9.30.2009

"I hardly ever consult with anyone and they very rarely consult with me,"

- Wisconsin State Assemblyman Marlin Schneider

Schneider's quote comes from a piece about his proposed legislation to exempt buildings housing Wisconsin newspapers from property taxes, as well as exempting all personal property used directly and exclusively to produce a newspaper.

I'm generally concerned about losing newspapers given the role they play in serving as public forums and meaningful government watchdogs at all levels.  Yet I'm not quite sure how I feel about Schneider's bill.  Lifting the burden of property taxes could be characterized as an indirect "bailout" of newspapers, as some have suggested about possible federal bills drafted along similar lines.  A newspaper's independence - or, also critical to a paper, appearance of independence - might be affected.  And what's more, Schneider's bill, unlike the federal proposals, does not require newspapers to become not-for-profit entities to take advantage of the tax break.

In many ways, it brings to mind the occasionally contentious situation at UW-Madison between the Badger Herald, which loves to stress its full-fledged independence as a student publication, and The Daily Cardinal, which occupies a University building (even though there is an ancient agreement that some say undercuts the dependence argument).  Outside the campus boundaries, though, I think there is a true risk that a publication might take a more lenient approach to covering state government if it knows its life-saving property tax exemption is potentially at stake.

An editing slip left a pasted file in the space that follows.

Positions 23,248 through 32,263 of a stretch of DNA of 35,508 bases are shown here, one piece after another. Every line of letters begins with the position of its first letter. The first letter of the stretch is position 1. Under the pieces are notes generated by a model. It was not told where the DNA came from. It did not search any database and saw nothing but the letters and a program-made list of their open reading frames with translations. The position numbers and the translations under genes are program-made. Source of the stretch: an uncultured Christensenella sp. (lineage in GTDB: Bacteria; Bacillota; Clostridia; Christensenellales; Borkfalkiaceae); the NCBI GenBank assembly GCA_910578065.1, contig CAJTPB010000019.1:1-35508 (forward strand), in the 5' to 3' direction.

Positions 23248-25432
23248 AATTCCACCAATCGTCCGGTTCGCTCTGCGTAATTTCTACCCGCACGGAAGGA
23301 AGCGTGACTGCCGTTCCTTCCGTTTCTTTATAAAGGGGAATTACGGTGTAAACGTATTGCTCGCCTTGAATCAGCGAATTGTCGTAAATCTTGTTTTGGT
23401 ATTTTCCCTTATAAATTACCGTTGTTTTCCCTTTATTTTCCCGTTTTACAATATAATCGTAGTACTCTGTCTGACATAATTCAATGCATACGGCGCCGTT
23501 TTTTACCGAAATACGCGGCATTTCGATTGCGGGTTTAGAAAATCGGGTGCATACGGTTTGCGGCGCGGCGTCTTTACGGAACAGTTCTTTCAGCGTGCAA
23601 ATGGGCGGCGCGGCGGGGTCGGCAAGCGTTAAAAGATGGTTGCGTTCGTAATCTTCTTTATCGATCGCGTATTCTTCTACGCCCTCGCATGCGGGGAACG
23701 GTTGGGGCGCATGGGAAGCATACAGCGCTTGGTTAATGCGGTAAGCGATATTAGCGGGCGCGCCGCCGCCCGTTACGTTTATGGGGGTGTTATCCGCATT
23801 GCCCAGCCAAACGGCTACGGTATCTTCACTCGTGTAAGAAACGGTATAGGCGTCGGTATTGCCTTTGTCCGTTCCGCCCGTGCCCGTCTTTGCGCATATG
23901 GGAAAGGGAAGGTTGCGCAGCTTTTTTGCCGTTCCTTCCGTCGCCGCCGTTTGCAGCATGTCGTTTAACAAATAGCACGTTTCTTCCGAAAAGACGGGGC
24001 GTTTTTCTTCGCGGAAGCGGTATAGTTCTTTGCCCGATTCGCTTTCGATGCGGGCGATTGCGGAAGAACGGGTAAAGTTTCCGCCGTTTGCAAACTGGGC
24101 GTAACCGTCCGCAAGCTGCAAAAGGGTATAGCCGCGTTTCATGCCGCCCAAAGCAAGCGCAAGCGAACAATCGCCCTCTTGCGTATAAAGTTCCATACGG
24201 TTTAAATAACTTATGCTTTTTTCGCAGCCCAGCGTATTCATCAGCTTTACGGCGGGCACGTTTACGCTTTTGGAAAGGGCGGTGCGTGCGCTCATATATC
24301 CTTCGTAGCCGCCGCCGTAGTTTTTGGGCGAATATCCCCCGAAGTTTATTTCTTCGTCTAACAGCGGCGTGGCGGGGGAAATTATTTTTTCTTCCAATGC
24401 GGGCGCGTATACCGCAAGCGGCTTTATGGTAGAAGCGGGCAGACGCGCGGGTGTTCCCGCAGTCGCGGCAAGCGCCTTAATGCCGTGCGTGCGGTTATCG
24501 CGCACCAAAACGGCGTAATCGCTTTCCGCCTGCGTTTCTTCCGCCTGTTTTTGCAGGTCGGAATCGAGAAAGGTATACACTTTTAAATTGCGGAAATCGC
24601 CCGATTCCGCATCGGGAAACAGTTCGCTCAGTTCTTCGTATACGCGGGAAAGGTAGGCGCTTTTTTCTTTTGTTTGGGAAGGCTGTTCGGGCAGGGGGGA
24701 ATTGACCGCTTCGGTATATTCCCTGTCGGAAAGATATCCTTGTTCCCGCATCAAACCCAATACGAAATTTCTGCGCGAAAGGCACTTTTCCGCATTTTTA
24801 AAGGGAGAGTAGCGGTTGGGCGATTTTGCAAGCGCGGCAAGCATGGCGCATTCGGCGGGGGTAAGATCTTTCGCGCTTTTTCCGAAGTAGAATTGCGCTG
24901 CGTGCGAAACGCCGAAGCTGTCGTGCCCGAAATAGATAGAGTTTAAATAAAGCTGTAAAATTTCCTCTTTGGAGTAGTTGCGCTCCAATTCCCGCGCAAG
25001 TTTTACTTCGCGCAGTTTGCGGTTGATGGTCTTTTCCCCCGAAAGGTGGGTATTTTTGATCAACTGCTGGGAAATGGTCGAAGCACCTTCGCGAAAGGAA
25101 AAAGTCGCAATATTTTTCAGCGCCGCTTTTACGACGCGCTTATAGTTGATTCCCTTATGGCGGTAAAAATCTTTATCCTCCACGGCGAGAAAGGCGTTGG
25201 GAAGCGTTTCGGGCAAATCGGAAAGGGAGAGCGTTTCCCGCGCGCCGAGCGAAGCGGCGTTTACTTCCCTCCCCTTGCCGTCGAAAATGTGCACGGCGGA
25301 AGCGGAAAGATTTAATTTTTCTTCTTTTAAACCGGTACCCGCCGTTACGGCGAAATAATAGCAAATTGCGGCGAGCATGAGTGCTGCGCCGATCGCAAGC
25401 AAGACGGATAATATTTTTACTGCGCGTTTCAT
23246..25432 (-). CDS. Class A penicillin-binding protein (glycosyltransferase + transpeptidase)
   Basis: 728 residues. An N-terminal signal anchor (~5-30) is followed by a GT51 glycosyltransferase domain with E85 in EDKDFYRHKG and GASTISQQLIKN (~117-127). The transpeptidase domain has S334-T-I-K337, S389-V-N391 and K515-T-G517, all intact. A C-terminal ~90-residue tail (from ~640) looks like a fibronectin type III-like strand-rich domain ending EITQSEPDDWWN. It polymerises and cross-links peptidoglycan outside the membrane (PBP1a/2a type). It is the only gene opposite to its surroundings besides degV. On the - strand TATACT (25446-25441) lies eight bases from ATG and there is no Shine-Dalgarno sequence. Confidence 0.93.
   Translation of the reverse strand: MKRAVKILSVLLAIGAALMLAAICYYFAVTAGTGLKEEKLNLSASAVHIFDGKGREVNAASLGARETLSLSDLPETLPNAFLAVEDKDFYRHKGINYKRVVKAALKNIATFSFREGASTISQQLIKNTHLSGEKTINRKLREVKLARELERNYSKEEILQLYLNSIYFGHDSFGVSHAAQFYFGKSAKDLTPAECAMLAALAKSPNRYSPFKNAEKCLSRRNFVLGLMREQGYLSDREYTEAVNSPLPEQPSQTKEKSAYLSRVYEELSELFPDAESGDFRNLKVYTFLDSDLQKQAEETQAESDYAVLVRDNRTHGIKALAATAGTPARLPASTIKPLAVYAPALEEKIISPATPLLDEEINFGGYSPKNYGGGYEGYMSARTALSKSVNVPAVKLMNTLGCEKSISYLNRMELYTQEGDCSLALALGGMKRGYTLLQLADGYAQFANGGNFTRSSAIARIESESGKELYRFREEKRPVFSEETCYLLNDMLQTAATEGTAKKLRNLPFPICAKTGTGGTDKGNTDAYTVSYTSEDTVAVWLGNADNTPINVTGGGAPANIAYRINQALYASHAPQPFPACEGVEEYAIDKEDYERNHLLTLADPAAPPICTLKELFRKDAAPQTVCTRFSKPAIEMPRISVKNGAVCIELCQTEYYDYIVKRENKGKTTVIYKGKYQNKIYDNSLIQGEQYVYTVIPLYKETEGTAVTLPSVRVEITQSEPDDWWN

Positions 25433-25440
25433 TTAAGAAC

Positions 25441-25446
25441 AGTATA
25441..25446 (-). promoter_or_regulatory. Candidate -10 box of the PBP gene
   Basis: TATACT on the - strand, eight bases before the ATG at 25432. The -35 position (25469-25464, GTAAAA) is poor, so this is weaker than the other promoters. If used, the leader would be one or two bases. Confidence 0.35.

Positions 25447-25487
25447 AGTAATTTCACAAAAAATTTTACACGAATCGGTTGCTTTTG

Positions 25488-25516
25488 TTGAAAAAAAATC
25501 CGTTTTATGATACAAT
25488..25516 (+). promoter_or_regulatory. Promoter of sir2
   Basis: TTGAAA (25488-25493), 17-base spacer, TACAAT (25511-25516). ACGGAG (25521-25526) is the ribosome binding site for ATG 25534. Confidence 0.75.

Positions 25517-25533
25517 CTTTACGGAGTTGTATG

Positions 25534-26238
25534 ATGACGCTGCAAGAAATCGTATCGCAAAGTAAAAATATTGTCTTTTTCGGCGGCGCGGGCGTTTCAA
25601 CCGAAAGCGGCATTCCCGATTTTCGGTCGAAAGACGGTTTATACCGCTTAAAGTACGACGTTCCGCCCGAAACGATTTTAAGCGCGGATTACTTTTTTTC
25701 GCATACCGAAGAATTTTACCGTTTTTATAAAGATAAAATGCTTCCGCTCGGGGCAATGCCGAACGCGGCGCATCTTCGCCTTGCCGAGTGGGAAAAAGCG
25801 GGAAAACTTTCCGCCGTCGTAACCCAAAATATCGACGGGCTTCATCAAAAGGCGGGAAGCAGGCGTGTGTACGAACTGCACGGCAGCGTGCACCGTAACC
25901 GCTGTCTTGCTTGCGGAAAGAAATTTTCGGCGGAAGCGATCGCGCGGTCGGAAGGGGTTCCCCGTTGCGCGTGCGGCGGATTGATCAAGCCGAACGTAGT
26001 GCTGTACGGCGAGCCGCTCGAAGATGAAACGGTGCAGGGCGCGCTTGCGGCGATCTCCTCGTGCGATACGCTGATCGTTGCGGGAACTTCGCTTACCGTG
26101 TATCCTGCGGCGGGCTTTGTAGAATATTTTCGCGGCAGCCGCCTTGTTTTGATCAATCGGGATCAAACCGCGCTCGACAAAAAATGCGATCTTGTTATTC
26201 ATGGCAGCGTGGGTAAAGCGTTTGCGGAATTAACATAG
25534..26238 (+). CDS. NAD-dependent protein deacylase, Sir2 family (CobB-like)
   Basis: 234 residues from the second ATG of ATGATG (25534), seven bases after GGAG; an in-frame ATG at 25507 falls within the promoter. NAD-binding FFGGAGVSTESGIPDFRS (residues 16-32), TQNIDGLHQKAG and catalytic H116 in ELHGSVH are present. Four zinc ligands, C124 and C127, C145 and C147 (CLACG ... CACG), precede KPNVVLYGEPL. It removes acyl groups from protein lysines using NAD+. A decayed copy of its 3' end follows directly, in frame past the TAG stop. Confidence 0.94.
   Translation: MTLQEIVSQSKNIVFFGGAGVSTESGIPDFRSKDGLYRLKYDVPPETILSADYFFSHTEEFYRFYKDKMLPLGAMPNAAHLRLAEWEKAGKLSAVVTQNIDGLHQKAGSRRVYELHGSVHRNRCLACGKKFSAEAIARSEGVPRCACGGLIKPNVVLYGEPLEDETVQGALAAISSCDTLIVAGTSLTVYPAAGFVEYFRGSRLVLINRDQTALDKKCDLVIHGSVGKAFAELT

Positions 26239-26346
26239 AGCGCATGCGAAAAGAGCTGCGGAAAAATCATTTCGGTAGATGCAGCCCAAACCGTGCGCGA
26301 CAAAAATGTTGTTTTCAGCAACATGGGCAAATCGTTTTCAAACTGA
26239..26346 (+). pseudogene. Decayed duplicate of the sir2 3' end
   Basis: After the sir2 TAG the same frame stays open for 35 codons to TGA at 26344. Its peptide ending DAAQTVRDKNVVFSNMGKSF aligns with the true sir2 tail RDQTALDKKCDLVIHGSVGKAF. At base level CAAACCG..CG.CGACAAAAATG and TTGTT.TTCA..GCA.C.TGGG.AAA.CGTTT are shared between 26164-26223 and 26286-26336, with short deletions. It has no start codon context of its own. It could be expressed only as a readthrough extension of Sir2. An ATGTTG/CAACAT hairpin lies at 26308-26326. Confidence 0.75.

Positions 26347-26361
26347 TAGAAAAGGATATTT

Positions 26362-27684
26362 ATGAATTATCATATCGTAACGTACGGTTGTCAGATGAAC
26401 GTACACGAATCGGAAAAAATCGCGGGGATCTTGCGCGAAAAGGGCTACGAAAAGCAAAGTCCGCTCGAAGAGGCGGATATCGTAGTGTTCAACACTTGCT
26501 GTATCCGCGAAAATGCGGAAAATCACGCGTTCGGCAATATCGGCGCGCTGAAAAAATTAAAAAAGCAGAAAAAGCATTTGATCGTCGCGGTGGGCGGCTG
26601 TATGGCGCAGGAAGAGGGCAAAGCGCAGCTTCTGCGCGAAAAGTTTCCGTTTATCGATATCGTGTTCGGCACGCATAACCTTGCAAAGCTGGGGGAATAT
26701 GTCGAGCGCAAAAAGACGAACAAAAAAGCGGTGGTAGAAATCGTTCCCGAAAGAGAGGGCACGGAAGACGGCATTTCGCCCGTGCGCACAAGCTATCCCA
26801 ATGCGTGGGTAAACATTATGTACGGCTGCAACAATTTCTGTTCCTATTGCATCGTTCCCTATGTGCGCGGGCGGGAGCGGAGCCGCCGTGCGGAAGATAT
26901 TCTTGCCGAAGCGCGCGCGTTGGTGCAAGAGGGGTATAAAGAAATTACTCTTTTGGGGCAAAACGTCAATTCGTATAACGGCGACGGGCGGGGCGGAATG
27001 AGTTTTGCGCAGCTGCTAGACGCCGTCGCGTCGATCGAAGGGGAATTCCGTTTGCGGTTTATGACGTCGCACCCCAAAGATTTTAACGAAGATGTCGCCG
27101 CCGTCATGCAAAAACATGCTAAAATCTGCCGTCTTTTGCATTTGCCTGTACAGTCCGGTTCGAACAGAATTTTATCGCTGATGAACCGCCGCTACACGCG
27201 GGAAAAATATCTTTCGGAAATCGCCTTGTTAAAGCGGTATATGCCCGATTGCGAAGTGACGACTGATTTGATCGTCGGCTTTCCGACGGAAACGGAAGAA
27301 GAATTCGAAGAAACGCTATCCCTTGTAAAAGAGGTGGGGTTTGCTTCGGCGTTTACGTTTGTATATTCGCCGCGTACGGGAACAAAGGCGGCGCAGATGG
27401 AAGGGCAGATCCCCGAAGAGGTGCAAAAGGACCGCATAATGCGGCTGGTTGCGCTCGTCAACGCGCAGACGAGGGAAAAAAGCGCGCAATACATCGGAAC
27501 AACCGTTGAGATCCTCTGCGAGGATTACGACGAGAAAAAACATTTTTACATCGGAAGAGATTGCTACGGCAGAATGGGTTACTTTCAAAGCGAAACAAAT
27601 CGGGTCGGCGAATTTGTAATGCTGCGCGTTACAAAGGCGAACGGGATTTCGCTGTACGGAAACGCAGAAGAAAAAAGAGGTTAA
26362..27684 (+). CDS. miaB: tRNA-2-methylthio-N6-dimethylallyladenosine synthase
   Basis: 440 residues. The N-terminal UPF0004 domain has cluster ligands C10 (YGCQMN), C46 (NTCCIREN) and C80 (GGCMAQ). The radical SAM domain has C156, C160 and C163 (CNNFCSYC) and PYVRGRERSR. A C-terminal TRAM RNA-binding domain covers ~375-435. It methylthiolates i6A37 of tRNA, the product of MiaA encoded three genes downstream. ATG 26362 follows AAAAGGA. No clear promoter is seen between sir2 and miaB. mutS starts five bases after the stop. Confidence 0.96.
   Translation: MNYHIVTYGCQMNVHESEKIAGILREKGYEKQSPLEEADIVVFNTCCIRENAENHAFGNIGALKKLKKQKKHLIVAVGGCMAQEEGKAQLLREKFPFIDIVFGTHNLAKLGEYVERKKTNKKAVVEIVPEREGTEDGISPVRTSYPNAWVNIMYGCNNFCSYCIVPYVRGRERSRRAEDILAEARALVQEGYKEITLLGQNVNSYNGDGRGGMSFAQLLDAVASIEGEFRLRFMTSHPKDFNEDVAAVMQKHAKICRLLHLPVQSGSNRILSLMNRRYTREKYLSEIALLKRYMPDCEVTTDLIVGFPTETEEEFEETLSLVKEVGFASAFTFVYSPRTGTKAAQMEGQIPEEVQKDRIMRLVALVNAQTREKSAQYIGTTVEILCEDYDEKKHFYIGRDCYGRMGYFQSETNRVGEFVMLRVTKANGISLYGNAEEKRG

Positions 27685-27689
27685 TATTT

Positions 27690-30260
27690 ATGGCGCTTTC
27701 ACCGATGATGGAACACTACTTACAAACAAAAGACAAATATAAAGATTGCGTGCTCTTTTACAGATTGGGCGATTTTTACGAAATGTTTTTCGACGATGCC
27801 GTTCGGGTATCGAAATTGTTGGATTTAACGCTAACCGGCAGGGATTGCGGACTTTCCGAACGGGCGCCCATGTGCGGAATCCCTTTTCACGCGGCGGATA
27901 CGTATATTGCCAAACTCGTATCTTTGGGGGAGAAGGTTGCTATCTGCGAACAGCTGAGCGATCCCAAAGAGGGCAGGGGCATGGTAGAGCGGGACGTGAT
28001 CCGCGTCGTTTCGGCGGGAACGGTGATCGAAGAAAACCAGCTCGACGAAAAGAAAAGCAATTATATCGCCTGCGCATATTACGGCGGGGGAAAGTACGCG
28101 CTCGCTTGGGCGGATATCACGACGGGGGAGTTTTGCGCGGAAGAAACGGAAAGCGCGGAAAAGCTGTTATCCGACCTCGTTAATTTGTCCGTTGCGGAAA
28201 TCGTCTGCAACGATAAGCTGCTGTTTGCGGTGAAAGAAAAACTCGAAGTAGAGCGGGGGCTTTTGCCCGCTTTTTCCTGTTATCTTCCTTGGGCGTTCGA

The root of the problem for Wisconsin papers, as with papers elsewhere, is clearly the decline in classified advertising revenues.  One question that must be answered before supporting or opposing the Schneider newspaper bill is this: presuming newspapers provide an irreplaceable, essential public service, is the decline in classifed revenues an irreverisble, systemic problem that the government must intervene to offset - or must publications alone bear the burden, a harsh one perhaps, of finding creative new revenue solutions in the internet era?

Beyond that, even if you ultimately think the former applies, the real property exemption aspect of the bill could be opposed as yet another unfunded mandate.  The impact would likely be rather insignificant in most regards, but the state would seemingly be mandating a reduction in property tax revenues for local municipalities that local municipalities and local voters did not necessarily want.  Tailoring the bill to permit individual municipalities to grant property tax exemptions to those owning buildings that house newspaper operations might be a more attractive way to proceed, although, admittedly, it would lack uniformity and it raises some of the same issues of the appearance of an independent press.